This New York Times op-ed by Shirley Manson is one of the most honest things you’ll read this week

In this op-ed about her personal demons, she will become even stronger in the eyes of many more. He was tall and handsome and harbored some serious, unresolved anger issues toward women. Keep going. Having flunked out of school, I had no set future in mind. I didn’t even know it was a “thing.”
I had never heard the phrase “self-harm” back then, in the mid-80s in Scotland. I was having sex with multiple partners, experimenting with drugs and drinking copious, alarming amounts of alcohol. A secret that was mine to keep. The article is called “The First Time I Cut Myself.”
I didn’t know I was a cutter until the first time I chose to cut. I would often fall foul of crushing depression, struggling to get out of my bed before 4 in the afternoon. I was holding down a mindless part-time job at a teen fashion store, playing keyboards in a band more or less on the weekends and generally feeling pretty miserable about my lot in life. It was a secret. It was something I came to naturally, privately, covertly. I didn’t tell a soul about it. I met a strange, tightly wound boy one night at a club called the Hoochie Coochie. There were no support groups for people like me or any progressive, sympathetic op-ed pieces about the practice of cutting in my local newspaper. I was in my late teens, darkly in love with someone who wasn’t in love with me. This is an important read.   I should have run for the hills, but I didn’t. Shirley Manson has always been a strong female role model.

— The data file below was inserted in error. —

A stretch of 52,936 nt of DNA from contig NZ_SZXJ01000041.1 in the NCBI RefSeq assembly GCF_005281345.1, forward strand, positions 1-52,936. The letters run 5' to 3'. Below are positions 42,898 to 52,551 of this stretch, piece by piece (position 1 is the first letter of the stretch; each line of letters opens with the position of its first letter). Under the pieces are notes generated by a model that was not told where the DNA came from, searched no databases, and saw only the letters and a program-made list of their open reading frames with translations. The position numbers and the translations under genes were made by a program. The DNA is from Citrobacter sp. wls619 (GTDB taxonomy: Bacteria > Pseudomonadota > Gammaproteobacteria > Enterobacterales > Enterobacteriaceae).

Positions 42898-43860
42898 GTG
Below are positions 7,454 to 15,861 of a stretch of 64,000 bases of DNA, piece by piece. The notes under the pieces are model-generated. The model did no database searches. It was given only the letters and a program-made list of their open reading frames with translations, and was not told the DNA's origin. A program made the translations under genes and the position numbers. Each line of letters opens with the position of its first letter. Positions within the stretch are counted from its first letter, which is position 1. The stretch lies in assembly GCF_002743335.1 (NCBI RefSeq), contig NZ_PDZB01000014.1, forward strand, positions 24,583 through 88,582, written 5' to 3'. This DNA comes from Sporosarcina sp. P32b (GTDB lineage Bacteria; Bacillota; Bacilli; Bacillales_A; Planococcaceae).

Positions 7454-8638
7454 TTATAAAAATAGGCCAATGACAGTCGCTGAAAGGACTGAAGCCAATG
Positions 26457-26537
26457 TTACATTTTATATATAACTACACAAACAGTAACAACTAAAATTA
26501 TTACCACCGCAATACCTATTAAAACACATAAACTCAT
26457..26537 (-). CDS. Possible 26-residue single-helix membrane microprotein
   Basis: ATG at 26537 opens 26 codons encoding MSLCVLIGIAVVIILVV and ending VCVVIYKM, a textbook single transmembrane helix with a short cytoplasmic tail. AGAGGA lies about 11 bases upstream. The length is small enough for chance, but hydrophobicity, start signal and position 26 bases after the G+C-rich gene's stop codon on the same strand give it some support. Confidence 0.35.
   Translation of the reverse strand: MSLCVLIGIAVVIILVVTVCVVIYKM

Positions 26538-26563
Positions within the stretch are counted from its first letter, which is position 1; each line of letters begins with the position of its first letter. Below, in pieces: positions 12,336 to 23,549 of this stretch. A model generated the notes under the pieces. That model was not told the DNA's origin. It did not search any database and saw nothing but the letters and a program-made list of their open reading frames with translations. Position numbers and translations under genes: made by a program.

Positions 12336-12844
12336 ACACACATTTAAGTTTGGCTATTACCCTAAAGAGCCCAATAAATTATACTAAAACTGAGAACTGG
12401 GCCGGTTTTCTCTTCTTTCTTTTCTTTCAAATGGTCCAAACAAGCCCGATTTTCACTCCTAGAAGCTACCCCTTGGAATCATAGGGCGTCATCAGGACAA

This New York Times op-ed by Shirley Manson is one of the most honest things you’ll read this week